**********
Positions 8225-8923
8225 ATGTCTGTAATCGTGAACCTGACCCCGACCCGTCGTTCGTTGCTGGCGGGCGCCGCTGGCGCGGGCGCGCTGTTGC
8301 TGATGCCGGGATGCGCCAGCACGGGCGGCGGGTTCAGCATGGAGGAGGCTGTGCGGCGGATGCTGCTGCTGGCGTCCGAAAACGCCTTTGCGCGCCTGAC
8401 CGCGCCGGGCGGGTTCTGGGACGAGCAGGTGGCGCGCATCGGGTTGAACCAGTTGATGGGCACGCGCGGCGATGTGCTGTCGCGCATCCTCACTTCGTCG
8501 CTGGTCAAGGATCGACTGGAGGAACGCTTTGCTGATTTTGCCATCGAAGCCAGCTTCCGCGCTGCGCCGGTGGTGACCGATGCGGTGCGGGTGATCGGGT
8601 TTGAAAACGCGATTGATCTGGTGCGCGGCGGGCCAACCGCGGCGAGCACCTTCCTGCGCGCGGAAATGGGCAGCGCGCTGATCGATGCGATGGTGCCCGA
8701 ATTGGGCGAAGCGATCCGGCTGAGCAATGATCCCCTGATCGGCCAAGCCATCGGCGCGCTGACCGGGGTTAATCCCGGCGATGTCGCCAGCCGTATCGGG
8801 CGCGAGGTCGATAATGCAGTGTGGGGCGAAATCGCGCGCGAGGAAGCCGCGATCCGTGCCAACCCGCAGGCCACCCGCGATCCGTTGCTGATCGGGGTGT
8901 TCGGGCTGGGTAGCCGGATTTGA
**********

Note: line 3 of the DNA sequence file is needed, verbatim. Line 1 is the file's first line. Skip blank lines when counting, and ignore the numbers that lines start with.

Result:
8301 TGATGCCGGGATGCGCCAGCACGGGCGGCGGGTTCAGCATGGAGGAGGCTGTGCGGCGGATGCTGCTGCTGGCGTCCGAAAACGCCTTTGCGCGCCTGAC